clock menu more-arrow no yes mobile

Filed under:

When Newcastle was born

The centuries-long story of the Magpies origin

1911 FA Cup Final Photo by Topical Press Agency/Getty Images

Newcastle has a great history; the town, and the club. But what happened at the beginning? Why is Newcastle the way it is? What is in the name, and how did the land get the way it is?

Under Norman rule in 1080, the city gained its name. Difficulties between William the Conqueror and his oldest son Robert Curthose in Northern France between 1078 and 1080 incited unrest in the North of England. In William’s absence, Scottish King Malcolm III plundered the lands between the River Tweed and the River Tees. The Northumbrians were unhappy with William’s failure to stop this from happening.

This forced the rebellion and murder of Earl of Northumbria in May 1080. William sprang into action and his half-brother Odo of Bayeux was sent to disperse the rebels, with William’s son Robert to deal with the Scots. Having dealt with Malcolm in Lothian, Robert returned home via Monkchester where a wood castle was built to secure the area, and maintain the crossing point of the River Tyne. The area was then called Novum Castellum meaning New Castle.

I tell that story to tell this one. The North East is now synonymous with football, but it was a late embracer of the game. It did not take off until 1890 several years after the sport started spreading in other parts of the UK.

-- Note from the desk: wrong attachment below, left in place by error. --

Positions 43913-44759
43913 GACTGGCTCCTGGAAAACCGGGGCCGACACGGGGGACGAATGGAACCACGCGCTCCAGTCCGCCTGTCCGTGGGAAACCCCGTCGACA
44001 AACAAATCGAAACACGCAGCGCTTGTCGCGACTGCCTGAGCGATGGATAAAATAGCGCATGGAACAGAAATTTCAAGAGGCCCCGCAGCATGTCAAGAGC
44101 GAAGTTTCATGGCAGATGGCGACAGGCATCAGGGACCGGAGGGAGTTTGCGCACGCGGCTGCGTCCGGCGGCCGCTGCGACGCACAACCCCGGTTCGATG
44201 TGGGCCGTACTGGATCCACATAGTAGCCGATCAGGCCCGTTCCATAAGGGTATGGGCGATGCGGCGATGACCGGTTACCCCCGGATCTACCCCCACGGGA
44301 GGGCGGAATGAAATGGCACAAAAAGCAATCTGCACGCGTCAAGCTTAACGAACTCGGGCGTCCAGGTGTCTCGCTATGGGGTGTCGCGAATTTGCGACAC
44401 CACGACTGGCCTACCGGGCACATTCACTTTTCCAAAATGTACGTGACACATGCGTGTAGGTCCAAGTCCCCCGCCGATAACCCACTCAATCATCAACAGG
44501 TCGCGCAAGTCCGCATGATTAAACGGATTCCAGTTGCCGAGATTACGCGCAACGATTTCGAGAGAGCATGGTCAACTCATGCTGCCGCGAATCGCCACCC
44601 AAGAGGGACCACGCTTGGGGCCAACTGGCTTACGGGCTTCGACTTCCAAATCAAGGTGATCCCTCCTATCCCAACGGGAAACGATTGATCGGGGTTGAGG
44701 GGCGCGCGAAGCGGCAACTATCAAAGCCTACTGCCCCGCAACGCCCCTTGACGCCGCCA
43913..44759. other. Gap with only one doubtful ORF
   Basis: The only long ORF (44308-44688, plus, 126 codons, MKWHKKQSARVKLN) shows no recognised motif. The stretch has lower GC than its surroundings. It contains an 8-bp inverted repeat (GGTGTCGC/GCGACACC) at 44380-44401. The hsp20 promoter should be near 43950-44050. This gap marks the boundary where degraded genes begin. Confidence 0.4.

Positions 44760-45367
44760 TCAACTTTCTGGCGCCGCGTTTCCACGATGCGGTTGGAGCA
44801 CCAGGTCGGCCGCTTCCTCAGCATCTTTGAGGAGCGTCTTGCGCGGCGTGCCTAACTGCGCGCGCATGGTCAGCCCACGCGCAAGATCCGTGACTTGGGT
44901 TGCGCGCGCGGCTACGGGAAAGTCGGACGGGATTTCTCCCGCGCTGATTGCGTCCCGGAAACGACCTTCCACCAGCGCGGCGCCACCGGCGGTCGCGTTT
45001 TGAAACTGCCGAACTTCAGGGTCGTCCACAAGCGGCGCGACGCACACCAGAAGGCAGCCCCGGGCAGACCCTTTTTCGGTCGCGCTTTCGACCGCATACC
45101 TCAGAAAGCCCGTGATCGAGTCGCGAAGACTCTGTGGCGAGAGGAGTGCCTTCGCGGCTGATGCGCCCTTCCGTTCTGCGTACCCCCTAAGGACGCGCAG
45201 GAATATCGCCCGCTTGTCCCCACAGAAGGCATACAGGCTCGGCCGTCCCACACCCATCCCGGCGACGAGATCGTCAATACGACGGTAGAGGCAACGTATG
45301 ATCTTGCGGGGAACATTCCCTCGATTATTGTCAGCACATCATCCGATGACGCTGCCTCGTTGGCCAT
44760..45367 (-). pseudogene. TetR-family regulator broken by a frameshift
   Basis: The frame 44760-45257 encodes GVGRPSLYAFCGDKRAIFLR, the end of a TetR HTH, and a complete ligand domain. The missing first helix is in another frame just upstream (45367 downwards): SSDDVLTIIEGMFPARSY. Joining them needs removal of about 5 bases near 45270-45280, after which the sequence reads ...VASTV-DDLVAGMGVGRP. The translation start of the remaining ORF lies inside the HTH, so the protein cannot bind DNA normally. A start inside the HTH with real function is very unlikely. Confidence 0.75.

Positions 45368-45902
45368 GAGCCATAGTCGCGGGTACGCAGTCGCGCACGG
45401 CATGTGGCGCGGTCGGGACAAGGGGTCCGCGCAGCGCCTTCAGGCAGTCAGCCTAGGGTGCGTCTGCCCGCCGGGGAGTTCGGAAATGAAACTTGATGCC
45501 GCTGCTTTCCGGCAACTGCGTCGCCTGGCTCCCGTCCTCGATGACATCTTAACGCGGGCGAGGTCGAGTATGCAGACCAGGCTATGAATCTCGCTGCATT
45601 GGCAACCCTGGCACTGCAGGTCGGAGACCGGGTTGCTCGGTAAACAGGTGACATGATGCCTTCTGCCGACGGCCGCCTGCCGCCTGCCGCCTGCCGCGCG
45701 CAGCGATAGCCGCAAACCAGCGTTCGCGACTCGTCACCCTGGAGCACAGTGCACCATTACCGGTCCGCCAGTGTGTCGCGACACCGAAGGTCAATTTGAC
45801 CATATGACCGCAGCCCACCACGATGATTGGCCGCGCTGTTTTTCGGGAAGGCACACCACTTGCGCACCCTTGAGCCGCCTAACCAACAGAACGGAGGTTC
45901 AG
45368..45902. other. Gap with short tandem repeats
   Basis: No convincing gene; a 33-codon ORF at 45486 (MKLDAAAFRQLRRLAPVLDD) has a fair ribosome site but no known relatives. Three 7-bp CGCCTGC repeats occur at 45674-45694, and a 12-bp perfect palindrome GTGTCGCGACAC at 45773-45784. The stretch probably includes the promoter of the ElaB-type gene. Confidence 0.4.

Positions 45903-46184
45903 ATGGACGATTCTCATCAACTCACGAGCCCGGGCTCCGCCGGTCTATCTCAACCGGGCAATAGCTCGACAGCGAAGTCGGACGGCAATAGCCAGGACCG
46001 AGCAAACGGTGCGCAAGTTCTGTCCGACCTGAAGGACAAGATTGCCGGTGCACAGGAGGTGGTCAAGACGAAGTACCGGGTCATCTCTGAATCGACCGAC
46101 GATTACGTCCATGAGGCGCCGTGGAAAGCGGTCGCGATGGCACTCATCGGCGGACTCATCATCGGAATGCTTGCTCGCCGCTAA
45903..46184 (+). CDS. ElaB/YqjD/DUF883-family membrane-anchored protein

The first match on Tyneside took place on 3 March 1877 at the Elswick Rugby Club between two teams: one of eight, and one of nine men. The nine-man squad ran out to a 2-0 win, and soon Newcastle’s first club Tyne Association was born. Newcastle Rangers started life in 1878 and first played on the Drill Field in Gateshead because they couldn’t find a field north of the river. They moved across the Tyne taking over an enclosed ground close to Leazes Terrace in September of 1880, the field was referred to as St James’ Park.

Newcastle United—like so many clubs worldwide—origins come with the combinations of two minor football clubs. Hence the name United. On the east of the city across the Byker, Heaton had Stanley and Rosewood. Stanley originated from a cricket side in November 1881, the early start of Newcastle United. They were often confused with other clubs of the same name from County Durham, so in October 1882 changed their name to Newcastle East End.

Rosewood had been formed a couple of months before, and soon joined East End as their reserve side. Another club in the area was taking shape as well, West End Football Club, which played on the cricket field at Town Moor. In 1886 they moved again, taking over the lease at St James’ Park.

Newcastle West End’s first match was a 2-0 defeat to Rosewood on 7 October 1882. A mile across the city East End kicked off the same day winning at Byker against Hamsterley 1-0. By 1884 East and West End had emerged as Tyneside’s strongest sides. In April 1888 the Football League was set up in Manchester, but the Tyneside clubs were just as happy in the Northern League.

East End was based at Chillingham Road in Heaton, and decided to get a competitive edge on their rivals West End, by becoming a Limited Company in 1890 with an issue of 2,000 shares at 10 shillings each. West End followed suit quickly after, but East End was able to attract better players and get larger gates. By 1891-92 it was apparent the city was not big enough for two clubs, and West End was struggling to the point of collapse. They were offered their lease to St James’ Park to East End as well as whatever remained of West End’s assets, and some of their players. Tyneside now had one senior club.

On Friday 9 December 1892 East End officially became Newcastle United, while still playing in the East End colors of Red. Two years later in 1894, the black and white stripes that we’re used to these days came in. Classy look for a classy club, indeed.